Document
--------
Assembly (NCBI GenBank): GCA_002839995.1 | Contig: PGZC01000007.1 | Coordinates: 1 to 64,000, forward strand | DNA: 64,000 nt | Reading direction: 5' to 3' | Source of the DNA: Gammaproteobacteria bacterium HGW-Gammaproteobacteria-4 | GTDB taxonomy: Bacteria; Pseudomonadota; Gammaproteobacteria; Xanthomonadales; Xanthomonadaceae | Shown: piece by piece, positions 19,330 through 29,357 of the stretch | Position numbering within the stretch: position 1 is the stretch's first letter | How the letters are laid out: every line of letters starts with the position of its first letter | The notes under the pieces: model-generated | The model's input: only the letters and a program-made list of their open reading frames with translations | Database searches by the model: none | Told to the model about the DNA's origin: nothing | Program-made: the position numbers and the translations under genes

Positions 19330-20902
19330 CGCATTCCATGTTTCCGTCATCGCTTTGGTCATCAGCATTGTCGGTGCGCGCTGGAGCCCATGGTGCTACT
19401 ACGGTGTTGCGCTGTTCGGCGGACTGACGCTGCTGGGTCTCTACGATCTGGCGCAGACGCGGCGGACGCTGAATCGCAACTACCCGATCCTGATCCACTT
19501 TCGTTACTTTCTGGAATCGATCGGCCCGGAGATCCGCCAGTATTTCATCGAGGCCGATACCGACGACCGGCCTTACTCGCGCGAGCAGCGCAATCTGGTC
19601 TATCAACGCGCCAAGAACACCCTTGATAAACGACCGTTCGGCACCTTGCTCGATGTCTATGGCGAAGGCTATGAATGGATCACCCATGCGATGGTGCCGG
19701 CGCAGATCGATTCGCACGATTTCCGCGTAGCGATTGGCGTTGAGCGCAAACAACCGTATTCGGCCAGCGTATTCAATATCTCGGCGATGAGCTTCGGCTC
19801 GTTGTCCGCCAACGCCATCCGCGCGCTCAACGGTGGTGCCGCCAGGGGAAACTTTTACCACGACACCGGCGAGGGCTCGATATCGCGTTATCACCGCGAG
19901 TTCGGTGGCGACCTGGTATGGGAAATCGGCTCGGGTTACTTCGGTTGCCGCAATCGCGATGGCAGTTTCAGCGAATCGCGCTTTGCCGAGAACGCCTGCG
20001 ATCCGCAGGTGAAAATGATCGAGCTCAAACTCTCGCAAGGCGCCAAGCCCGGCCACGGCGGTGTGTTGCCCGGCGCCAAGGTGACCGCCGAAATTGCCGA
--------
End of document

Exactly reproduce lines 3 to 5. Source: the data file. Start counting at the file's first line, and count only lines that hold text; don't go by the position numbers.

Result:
19330 CGCATTCCATGTTTCCGTCATCGCTTTGGTCATCAGCATTGTCGGTGCGCGCTGGAGCCCATGGTGCTACT
19401 ACGGTGTTGCGCTGTTCGGCGGACTGACGCTGCTGGGTCTCTACGATCTGGCGCAGACGCGGCGGACGCTGAATCGCAACTACCCGATCCTGATCCACTT
19501 TCGTTACTTTCTGGAATCGATCGGCCCGGAGATCCGCCAGTATTTCATCGAGGCCGATACCGACGACCGGCCTTACTCGCGCGAGCAGCGCAATCTGGTC